This article was originally published at The Conversation and has been republished under Creative Commons.
The idea that there is a common Anglo-Saxon ancestry based on biology is gaining currency among some right-wing and religious groups in the U.K. and U.S.
In the U.K., the new leader of the U.K. Independence Party, Henry Bolton, suggested in a radio interview in October that “in certain communities the indigenous Anglo-Saxon population is nowhere to be seen.”
In August, a religious group called the Odinist Fellowship wrote to the Church of England demanding two churches as reparations for a “spiritual genocide” that it claims began in the seventh century.
The Odinists use old Icelandic texts to reconstruct the “indigenous” religion of the Anglo-Saxons, which they claim was oppressed with the arrival of Christianity. The Anglo-Saxons are commonly believed to have migrated into Briton in the fifth and sixth centuries. Iceland, by contrast, was inhabited in the ninth century by Viking settlers. In the U.S., this mixed-up medievalism is associated with the white supremacist alt-right who use Anglo-Saxon and Viking motifs.
But archaeological research, which examines ancient DNA and artifacts to explore who these “indigenous” Anglo-Saxons were, shows that the people of fifth- and sixth-century England had a mixed heritage and did not base their identity on a biological legacy. The very idea of the Anglo-Saxon ancestor is a more recent invention linked closely with the English establishment.
What DNA evidence shows
For decades, archaeologists and geneticists have sought to identify Anglo-Saxons in England. An early attempt in 2002 relied on modern DNA, with a study of the male Y chromosome suggesting there had been a 95 percent population replacement of Britons by the Anglo-Saxons, comprised of different people from Northern Europe. But another study, based on mitochondrial DNA, which is inherited from the mother, found no evidence of significant post-Roman migration into England. A third paper suggested that the genetic contribution of the Anglo-Saxons in southeastern England was under 50 percent.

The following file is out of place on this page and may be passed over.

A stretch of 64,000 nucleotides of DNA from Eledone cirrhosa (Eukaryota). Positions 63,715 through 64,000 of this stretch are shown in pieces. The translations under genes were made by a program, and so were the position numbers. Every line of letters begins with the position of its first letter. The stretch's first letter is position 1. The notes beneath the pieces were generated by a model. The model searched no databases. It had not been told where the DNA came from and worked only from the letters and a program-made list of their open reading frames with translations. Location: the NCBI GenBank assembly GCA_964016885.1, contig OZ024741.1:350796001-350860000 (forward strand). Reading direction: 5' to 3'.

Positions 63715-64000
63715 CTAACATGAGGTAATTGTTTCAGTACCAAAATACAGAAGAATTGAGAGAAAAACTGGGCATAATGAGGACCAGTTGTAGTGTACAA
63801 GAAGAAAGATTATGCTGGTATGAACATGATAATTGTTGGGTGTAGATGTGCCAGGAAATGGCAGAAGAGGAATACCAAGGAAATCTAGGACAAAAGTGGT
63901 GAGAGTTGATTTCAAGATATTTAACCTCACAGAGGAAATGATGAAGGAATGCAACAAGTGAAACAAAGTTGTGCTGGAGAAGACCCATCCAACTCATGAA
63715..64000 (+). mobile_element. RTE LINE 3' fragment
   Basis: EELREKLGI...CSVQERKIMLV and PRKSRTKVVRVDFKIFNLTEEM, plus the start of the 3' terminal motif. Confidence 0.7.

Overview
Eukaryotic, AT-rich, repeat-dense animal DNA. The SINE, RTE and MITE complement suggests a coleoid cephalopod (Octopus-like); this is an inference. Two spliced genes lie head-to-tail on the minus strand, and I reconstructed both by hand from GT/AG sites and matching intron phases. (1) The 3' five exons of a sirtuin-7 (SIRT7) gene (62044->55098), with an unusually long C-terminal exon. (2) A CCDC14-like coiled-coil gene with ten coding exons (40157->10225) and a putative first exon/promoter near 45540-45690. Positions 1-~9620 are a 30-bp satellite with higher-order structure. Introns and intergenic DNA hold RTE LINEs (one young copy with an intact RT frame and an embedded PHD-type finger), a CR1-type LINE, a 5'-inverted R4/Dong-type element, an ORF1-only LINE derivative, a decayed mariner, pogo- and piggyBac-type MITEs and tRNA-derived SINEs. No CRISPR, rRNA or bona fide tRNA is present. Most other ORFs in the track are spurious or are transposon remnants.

The discrepancies between the findings are because these three papers used modern DNA and worked backward. Work my colleagues and I have undertaken looked at the question from the other direction—by working with ancient DNA.
The results from our recent study were published in Nature Communications and included evidence from an Anglo-Saxon site I excavated in Oakington, Cambridgeshire. In total, 10 skeletons were investigated. These included seven early medieval graves, dating to between the fifth and eighth centuries—four from Oakington and three from Hinxton—and three earlier Iron Age graves from Cambridgeshire, dating to between the second century B.C. and the first century, to provide the genome of the antecedent inhabitants of Briton.
We used a novel method called “rarecoal” to look at ancestry based on the sharing of rare alleles, which are the building blocks of genes. Our research concluded that migrants during what’s now thought of as the Anglo-Saxon period were most closely related to the modern Dutch and Danish—and that the modern East English population derived 38 percent of its ancestry from these incomers. The rest of Britain, including today’s Scottish and Welsh, share 30 percent of their DNA with these migrants.